Arguing for resilience (or what Roger calls robustness) is another matter. Resilience just means overbuilding and overplanning. Don't build the levee for a cat 3 storm, build it for a cat 5+. Don't build reservoirs and water pipelines for anticipated water use, double it. Build substantially above historical flood levels. Work really hard on the institutional structures of emergency response. Have a formal, international emergency assessment and response mechanism. All very expensive. I think for the most part people will not put up with much resilience these days, given the fact that it has been in obvious decline for decades, at least in this part of the world. I'm in favor of it myself, but Keynesians are not in favor these days.

This was also much like the civil defense mentality of yore. Fortunately, all the atomic weapons and rockets have been disarmed and destroyed, right?

EliRabett said...

What Hale and Dilling imply, but don't necessarily say directly, is needed are substitution of non-fossil fuel energy sources, and efficiency increases.

William T said...

The way I understand the argument is simply the old saying "two wrongs don't make a right". These technological "fixes" are being promoted as allowing us to continue our activities that add to climate disruption. However as discussed there are likely to be other side effects that might not be so pleasant for some people at least.

To take your boat metaphor LM, it's like saying "it's fine to keep on punching holes in the boat, because we can always install a bigger pump to get the water out again". This course of action doesn't make sense - it seems far better to start by finding a way to change the activities that are causing the holes to be punched in the side of the boat. You might still need some pumps, but not a perpetually increasing amount of them.

Hank Roberts said...



You win. They take the credit:

"... As a cause is mainstreamed, the power to tell its story passes to very different people--not outsiders who thunder about right and wrong, but those closer to power who think in terms of the horizon of the practical. In other words, those who once dismissed an idea must become its advocates, as those who pioneered the idea lose ownership of it....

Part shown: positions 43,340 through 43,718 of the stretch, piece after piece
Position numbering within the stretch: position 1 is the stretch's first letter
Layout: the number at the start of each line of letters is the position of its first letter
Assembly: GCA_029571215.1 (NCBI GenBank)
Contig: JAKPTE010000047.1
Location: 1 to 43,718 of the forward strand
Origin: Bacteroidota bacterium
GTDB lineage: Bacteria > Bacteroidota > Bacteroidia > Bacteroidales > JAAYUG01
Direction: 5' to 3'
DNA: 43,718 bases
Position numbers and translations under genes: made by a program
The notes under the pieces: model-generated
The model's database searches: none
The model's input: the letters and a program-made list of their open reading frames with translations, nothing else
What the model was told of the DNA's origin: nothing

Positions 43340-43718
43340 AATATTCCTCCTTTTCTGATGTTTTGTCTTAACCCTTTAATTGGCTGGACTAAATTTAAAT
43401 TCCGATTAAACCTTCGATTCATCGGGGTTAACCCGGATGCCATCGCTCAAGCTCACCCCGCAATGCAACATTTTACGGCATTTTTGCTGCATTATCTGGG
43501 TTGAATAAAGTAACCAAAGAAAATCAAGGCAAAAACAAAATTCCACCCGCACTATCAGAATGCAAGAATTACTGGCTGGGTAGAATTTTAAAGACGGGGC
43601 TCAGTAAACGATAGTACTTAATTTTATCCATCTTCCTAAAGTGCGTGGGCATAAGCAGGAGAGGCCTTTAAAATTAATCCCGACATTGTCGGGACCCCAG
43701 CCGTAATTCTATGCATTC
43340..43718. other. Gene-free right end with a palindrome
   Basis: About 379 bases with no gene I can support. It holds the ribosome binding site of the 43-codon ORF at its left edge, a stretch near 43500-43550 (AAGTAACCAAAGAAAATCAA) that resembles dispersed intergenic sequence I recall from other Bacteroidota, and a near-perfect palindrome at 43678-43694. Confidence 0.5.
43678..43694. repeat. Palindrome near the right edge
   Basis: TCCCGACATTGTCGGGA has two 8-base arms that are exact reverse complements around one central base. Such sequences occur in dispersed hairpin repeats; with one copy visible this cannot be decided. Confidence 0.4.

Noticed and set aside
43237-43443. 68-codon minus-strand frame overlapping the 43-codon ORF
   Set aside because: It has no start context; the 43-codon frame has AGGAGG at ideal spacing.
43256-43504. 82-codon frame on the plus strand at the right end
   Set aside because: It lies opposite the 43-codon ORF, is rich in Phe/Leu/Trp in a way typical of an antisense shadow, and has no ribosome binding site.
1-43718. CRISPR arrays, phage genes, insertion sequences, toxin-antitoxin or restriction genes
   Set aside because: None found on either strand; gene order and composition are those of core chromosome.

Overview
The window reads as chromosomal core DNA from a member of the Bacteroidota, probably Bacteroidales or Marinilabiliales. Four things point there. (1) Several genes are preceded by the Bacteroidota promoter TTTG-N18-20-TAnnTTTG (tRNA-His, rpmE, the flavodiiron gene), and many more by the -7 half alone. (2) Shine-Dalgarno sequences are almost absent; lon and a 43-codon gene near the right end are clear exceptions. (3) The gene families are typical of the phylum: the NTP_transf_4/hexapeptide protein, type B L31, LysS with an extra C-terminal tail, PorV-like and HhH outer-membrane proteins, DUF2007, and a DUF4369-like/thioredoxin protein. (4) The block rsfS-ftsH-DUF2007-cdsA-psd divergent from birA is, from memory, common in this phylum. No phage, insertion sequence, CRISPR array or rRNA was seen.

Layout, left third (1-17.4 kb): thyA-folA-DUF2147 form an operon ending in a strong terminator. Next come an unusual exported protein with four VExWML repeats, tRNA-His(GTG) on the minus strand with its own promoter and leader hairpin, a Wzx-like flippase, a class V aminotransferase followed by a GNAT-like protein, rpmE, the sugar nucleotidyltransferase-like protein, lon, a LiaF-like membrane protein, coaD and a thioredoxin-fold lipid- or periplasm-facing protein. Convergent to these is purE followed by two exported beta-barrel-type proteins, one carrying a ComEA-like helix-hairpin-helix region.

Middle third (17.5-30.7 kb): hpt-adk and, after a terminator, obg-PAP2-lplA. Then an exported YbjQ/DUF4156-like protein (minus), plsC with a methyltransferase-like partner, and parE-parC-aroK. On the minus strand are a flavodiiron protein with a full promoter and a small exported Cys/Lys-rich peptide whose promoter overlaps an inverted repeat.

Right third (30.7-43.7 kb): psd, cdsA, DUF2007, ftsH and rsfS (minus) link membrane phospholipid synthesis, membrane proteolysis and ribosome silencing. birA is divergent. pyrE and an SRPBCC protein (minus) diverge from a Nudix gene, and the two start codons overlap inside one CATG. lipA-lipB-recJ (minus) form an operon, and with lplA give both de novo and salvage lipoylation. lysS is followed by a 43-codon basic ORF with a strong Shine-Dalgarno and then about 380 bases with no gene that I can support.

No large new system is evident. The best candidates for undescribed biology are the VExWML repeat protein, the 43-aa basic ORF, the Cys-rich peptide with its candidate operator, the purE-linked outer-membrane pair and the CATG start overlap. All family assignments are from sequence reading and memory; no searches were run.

... the case for nuclear abolition in Countdown to Zero is made largely by people who would not have touched the cause with a 10-foot pole in the 1990s...."

Anonymous said...

The life boat already has too many holes.

It is likely that the consequences of geoengineering will end up very nasty. The more we cut CO2 emissions now, the less nasty those consequences need be.

Despite the nasty consequences, we may have no choice.

People need to know just how nasty geoengineering could get, then mitigation might not seem so bad.

Switching analogies. With John Holdrens car with the dodgy brakes, we may have no choice but to tree the car, the slower we are going the less of an impact. Damaging the engine by using a too lower gear will not seem such a problem if you hit the tree at speed.

Little Mouse

Anonymous said...

I wonder how soon it will be before somebody suggests dropping nuclear bombs in volcanoes in order to trigger volcanic eruptions to cool the planet.

BTW, ever see the last episode of Dinosaurs?


David B. Benson said...

Berbalang --- Well, that's one way to dispose of all those otherwise useless useless bombs.

But I suggest reprocessing into IFR fuel makes more sense.

Steve Bloom said...

It's not possible to adapt very well to the sort of huge precipitation event that's just happened in Pakistan, other than in a Darwinian sense.

I suppose RP Jr. would suggest that they should make themselves rich enough that they can commute to their fields from secure (from flooding, although perhaps not earthquakes, but it's just not reasonable to ask us to put on our adaptation pants more than one leg at a time, eh?) higher-elevation locations and don't care that their crops and agricultural infrastructure are destroyed year after year. No problemo, as they say in Ciudad Juarez (where even as we speak they are comfortably adapting to the consequences of U.S. drug policy).